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ASU Football: With key communicators out, it was deja vu for the secondary

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The Sun Devils surrendered nearly 400 yards through the air Saturday night to NAU.

Northern Arizona v Arizona State Photo by Jennifer Stewart/Getty Images

It was deja vu in the worst way for Arizona State fans.

The Sun Devil defense was just two plays into its season when it happened again.

Northern Arizona sat on its own 27-yard line, forced into a 3rd-and-long situation. Sophomore quarterback Chase Cookus scanned the field and hit junior wide receiver Elijah Marks 25 yards down the field.

First down.

Two plays later, same situation. ASU had NAU backed into another 3rd-and-long. Cookus took the snap and found junior wideout Emmanuel Butler for a 21 yard gain.

First down.

And although ASU stuffed NAU’s drive a few plays later, the trend that was the subject of groans from Sun Devil fans remained alive: susceptibility to big plays.

ASU would concede five more 20-plus-yard completions throughout the night, including an 87-yard strike for NAU’s lone touchdown in the fourth quarter.

Before you say, “Here we go again,” consider that the defense displayed against NAU isn’t a precursor for the rest of the season.

Schematically, ASU kept it simple. Head coach Todd Graham said that was the “least amount of pressure” his defense has ran in a game.

Part of that was a preseason declaration of blitzing less, but it was also due to several key communicators missing the opener.

In the secondary, redshirt senior Laiu Moeakiola did not play. Moeakiola battled a hamstring issue in the weeks coming into the season, and so juniors Chad Adams and J’Marcus Rhodes got their shot at bandit safety.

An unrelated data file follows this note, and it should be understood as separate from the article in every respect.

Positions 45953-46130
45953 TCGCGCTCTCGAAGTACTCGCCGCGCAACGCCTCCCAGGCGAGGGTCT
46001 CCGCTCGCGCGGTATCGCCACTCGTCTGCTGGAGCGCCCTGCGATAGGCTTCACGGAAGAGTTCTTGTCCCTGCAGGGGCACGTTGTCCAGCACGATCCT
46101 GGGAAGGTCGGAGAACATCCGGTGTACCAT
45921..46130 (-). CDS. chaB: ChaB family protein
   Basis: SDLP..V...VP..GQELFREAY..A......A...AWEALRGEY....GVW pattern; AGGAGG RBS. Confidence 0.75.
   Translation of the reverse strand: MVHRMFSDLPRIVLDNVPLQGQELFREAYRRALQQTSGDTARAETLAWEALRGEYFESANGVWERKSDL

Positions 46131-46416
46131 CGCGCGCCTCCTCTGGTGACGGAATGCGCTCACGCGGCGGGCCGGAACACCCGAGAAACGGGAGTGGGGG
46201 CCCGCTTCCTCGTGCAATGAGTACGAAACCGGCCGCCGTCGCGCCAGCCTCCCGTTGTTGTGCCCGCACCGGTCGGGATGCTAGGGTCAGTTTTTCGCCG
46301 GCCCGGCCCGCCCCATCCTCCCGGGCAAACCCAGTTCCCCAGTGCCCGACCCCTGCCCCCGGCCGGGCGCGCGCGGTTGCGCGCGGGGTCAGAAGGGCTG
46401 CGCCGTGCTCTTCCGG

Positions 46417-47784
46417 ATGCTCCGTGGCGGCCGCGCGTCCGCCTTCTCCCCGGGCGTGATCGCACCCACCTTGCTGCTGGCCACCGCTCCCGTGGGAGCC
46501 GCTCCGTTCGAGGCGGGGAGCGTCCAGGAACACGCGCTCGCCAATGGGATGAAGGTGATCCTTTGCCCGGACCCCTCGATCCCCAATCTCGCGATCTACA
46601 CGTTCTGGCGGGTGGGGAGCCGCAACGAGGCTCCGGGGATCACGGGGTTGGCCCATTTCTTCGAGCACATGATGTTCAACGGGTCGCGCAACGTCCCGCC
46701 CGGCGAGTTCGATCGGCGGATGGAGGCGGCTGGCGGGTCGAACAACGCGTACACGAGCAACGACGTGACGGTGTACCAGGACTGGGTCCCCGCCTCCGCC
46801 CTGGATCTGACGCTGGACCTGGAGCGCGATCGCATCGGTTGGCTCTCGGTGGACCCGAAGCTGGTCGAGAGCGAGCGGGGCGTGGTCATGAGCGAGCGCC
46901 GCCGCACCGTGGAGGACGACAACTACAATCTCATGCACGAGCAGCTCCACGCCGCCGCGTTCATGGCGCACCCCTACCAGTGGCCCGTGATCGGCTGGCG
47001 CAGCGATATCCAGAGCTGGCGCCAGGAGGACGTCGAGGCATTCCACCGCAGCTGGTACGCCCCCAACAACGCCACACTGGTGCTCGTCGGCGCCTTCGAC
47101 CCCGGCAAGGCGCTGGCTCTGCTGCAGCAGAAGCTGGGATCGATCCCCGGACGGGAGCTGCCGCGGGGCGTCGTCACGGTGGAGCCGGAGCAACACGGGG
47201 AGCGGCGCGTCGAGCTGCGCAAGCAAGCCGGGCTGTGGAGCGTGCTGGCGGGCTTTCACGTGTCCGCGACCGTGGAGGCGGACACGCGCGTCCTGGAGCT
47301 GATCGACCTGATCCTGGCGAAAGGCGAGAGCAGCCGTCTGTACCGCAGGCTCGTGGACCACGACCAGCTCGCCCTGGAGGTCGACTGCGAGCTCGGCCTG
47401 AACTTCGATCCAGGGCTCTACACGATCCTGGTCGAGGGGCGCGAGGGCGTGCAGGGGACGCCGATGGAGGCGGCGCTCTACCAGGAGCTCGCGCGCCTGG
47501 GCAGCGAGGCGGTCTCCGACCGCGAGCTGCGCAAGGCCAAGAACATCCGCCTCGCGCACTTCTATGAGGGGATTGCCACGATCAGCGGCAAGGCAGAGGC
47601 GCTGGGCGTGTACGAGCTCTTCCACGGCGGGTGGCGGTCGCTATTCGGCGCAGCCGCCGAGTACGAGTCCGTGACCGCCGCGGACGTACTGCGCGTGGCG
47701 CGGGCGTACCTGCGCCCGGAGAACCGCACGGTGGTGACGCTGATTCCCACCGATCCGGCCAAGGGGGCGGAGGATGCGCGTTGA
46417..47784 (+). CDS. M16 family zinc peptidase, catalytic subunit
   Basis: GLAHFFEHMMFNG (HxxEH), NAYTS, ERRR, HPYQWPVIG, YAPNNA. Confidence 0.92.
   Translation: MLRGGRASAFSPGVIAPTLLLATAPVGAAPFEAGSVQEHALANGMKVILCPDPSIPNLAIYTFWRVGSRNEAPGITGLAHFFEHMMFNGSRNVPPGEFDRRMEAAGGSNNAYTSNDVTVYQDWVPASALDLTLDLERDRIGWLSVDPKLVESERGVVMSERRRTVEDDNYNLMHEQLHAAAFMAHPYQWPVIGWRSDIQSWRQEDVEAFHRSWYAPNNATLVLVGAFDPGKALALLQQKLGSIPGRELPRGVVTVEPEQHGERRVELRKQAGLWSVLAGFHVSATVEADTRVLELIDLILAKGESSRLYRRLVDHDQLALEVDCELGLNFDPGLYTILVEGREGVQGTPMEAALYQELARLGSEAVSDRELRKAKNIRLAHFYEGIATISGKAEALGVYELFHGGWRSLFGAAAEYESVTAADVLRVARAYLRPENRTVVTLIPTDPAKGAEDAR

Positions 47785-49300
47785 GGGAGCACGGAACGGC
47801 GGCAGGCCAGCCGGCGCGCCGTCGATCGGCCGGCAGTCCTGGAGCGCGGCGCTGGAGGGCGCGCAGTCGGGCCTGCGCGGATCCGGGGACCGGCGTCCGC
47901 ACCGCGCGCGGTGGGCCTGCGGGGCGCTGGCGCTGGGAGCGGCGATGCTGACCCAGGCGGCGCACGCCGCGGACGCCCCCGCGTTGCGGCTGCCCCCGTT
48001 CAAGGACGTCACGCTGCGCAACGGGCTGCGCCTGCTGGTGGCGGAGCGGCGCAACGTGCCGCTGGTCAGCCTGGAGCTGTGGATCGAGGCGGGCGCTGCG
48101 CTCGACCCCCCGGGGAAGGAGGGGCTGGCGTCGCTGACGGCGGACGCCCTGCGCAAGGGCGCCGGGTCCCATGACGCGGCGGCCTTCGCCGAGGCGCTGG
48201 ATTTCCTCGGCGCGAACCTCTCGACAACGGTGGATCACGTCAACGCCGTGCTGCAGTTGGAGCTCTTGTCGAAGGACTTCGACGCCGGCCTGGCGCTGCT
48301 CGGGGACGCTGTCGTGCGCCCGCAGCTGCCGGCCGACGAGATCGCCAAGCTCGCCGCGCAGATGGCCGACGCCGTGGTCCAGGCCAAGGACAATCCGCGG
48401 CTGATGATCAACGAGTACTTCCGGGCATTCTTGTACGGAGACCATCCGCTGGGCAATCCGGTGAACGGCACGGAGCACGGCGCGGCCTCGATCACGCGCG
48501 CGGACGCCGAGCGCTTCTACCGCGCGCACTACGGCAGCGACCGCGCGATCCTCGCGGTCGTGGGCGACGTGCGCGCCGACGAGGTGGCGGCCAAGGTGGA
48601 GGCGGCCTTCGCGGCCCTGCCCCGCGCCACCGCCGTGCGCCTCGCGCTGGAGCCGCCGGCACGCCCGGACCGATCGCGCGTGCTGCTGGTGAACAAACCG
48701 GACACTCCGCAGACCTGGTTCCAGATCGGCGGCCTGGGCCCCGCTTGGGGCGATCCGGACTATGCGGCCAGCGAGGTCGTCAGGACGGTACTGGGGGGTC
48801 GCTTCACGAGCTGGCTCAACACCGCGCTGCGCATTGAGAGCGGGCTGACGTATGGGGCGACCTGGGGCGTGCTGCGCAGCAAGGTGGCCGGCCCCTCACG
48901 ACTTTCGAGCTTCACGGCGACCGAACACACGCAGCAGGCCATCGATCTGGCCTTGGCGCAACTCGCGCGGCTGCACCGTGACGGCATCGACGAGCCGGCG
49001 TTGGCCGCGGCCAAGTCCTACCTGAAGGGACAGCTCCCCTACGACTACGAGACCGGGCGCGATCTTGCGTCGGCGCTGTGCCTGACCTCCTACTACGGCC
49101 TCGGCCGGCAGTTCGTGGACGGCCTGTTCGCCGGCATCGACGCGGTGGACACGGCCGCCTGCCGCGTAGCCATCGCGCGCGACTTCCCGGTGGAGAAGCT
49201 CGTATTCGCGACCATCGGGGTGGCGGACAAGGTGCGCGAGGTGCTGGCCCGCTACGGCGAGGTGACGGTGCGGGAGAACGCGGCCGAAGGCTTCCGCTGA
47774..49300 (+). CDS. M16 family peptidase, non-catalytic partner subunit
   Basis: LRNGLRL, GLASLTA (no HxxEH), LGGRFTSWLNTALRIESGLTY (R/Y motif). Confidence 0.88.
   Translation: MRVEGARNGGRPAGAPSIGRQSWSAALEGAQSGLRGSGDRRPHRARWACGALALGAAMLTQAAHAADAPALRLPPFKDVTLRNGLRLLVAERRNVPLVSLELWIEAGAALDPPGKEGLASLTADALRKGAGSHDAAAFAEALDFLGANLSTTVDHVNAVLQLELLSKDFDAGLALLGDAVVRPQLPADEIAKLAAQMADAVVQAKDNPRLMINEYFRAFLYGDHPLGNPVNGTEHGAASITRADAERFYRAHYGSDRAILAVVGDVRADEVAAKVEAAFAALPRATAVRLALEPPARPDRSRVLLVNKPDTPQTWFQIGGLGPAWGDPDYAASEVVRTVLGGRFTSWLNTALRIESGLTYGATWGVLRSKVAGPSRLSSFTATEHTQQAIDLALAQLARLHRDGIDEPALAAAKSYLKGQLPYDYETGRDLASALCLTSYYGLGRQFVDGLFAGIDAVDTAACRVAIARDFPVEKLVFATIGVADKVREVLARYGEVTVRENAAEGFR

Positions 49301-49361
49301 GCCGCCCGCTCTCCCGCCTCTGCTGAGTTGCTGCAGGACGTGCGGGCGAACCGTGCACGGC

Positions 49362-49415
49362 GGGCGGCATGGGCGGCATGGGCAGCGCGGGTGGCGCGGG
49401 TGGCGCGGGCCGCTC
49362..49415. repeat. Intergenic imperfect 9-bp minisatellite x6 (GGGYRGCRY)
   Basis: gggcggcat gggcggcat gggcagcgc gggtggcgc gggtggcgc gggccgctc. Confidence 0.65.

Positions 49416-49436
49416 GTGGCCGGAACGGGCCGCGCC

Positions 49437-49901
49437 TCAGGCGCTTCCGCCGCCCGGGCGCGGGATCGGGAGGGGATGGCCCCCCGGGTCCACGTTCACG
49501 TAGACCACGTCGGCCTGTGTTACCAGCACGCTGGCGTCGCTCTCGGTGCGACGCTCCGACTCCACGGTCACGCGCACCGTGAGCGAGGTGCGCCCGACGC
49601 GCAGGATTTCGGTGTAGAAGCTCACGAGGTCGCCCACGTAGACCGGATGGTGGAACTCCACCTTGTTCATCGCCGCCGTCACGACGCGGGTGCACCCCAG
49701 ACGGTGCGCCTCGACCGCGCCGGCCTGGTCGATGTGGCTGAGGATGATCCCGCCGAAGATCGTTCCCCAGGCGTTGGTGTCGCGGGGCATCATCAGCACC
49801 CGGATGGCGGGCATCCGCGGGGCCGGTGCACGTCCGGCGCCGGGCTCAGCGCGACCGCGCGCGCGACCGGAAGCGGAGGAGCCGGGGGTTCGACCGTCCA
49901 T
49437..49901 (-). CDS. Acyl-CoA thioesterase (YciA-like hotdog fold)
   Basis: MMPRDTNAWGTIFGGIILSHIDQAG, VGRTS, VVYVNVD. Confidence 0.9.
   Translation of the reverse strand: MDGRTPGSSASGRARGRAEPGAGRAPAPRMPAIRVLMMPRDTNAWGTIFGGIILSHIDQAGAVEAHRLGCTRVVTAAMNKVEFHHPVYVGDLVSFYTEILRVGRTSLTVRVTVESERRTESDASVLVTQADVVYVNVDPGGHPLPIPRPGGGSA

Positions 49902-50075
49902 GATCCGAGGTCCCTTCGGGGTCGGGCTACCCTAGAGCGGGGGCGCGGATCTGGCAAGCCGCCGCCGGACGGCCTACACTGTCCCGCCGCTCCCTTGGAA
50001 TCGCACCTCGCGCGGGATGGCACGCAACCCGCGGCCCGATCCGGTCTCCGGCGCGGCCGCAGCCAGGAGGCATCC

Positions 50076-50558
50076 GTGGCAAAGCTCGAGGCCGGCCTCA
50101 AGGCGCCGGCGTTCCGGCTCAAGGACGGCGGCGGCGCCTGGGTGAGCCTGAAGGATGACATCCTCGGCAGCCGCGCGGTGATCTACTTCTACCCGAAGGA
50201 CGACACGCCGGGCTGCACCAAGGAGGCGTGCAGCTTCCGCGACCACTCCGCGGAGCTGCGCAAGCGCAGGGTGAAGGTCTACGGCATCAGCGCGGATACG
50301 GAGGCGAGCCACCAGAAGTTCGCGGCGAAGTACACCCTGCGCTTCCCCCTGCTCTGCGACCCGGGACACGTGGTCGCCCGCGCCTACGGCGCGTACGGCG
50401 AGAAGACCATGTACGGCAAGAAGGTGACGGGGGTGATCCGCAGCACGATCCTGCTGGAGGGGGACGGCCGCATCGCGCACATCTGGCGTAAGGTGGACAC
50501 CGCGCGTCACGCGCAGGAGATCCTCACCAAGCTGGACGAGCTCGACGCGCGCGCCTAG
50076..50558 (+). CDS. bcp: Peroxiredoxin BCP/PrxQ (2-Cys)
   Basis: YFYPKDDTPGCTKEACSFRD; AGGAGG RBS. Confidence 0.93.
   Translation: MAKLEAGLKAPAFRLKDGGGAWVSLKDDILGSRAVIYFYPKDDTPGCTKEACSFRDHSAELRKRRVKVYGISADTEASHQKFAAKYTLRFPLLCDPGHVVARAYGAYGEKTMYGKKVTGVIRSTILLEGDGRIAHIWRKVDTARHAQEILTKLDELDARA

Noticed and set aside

Although the duo combined for seven solo tackles, it’s hard to replace the experience and awareness of Moeakiola. If he returns for Texas Tech (Graham didn’t give any indications if he will), he’ll help in minimizing missed assignments.

Additionally, ASU rushed just four while NAU slid seven or eight men into protection. What ensued was plenty of time for Cookus to scan the field and comfortably find his receivers across the field. Marks and Butler are big-framed receivers (6-foot-1 and 6-foot-4 respectively), and they beat ASU’s corners physically throughout the night.

“I thought we did a good job,” redshirt sophomore safety Armand Perry said. “They got a couple 50-50 balls, but I thought we played pretty solid. We just got to go back to the film and get ready for Texas Tech.”

Perry was a bright spot in the secondary after making his return at field safety from a season lost to injury. He flew across the field consistently, totaling six tackles (one for loss) and made big stops near the line of scrimmage.

“It was just the first game,” Perry said. “Just playing out there with some new guys. Just getting some new guys that got to get the rhythm for the feel for the game, but we’re just going to go back to the drawing board and watch what we did tonight and just correct it.”

After the game, Graham complimented sophomore cornerback Kareem Orr, who dealt with Butler for a good portion of the game. Although Butler caught seven passes for 118 yards, his two longest catches of 39 and 25 yards came while he matched up against redshirt senior De’Chavon “Gump” Hayes and off a bizarre tip play at the end of the first half.

Hayes and senior Bryson Echols struggled at field corner, and it was Echols and Adams who got torched on the 87-yard touchdown. Even so, Graham was positive after the game.

“Really proud of our defense,” Graham said. “I thought our defense played really exceptionally well other than being up three touchdowns, being in cover three and letting them throw the ball over the top of us.”

Overall, ASU’s secondary had an oxymoranic performance. It gave up over 350 passing yards but just one touchdown. Graham backed off on pressuring the quarterback, but NAU still took chunks off the field through the air.

And yet, considering the fact that Moeakiola was out, it’s hard to tell what the secondary will look like with him at bandit safety.

It seemed that the theme after the game was: to be determined. And ASU’s performance on the back end was no exception.

“Teams watch film, so if they see us give up something, you could expect that next week,” Perry said. “Texas Tech is an Air Raid-type team, and we’re just going to celebrate this win tonight (and) tomorrow just get back to work and start breaking down Texas Tech, and that’s all we’re focused on.”